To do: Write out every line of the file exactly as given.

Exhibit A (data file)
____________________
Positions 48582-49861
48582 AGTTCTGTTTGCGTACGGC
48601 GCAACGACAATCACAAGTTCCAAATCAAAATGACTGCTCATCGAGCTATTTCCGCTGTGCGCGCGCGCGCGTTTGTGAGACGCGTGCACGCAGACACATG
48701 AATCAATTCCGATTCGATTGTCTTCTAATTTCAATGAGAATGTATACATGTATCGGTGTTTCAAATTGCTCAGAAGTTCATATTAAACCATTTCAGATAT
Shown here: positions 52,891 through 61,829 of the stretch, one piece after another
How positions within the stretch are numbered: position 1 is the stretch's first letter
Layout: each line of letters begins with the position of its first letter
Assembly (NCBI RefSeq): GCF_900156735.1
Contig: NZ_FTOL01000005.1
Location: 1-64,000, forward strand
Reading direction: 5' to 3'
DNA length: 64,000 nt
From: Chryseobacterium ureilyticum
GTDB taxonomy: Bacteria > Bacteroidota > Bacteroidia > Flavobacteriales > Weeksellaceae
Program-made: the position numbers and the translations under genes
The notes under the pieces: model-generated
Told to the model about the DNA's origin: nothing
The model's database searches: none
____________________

Positions 48582-49861
48582 AGTTCTGTTTGCGTACGGC
48601 GCAACGACAATCACAAGTTCCAAATCAAAATGACTGCTCATCGAGCTATTTCCGCTGTGCGCGCGCGCGCGTTTGTGAGACGCGTGCACGCAGACACATG
48701 AATCAATTCCGATTCGATTGTCTTCTAATTTCAATGAGAATGTATACATGTATCGGTGTTTCAAATTGCTCAGAAGTTCATATTAAACCATTTCAGATAT
Shown here: positions 52,891 through 61,829 of the stretch, one piece after another
How positions within the stretch are numbered: position 1 is the stretch's first letter
Layout: each line of letters begins with the position of its first letter
Assembly (NCBI RefSeq): GCF_900156735.1
Contig: NZ_FTOL01000005.1
Location: 1-64,000, forward strand
Reading direction: 5' to 3'
DNA length: 64,000 nt
From: Chryseobacterium ureilyticum
GTDB taxonomy: Bacteria > Bacteroidota > Bacteroidia > Flavobacteriales > Weeksellaceae
Program-made: the position numbers and the translations under genes
The notes under the pieces: model-generated
Told to the model about the DNA's origin: nothing
The model's database searches: none